An aging population, coupled with low employment rates among Americans older than 62, poses severe challenges to the long-term sustainability of Social Security. Numerous reforms have been proposed to extend their working lives, including raising the retirement age. Such reforms may be unlikely to gain traction — not because people are so eager to retire, but because age discrimination sharply limits job opportunities.

After decades of debate, most labor economists today accept that discrimination has played a role in limiting job market opportunities for minorities and women. There's been a steady buildup of evidence that is hard to refute. Most notably, in numerous field experiments, fictitious job seekers designed to be identical in every respect other than race or ethnicity apply for jobs either in person or online. Almost invariably the results show employers offering fewer jobs and interviews to minorities.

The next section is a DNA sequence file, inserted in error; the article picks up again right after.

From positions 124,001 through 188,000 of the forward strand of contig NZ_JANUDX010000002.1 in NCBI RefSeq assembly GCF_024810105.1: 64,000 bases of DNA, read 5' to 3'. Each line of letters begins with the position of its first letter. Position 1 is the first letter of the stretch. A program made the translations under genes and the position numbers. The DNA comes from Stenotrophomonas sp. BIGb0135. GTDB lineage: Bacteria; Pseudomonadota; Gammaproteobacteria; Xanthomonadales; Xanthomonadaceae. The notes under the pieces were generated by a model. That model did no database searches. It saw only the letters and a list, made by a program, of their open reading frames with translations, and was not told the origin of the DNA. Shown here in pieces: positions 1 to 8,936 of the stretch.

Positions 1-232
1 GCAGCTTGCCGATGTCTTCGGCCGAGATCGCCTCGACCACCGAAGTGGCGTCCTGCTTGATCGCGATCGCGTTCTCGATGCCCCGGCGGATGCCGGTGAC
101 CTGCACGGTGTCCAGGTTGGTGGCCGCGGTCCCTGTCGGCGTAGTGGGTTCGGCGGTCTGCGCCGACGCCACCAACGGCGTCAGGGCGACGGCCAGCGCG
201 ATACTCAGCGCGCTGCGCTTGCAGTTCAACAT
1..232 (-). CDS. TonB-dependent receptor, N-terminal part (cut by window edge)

What about older workers? Do employers likewise pass them over when they are equally qualified? The answer is critical to Social Security or any other reforms to public pensions that rely on keeping older workers on the job.

To find out the answer, two colleagues and I modified the basic design of those earlier employment experiments to examine age discrimination. We created realistic but fictitious resumes for young (30s), middle-aged (50s) and older (around 65) job applicants. We specifically crafted variations on resumes that older workers present, including one that showed the common path of moving to a lower-skill job later in life (think, somewhat stereotypically, of store greeters at Wal-Mart).

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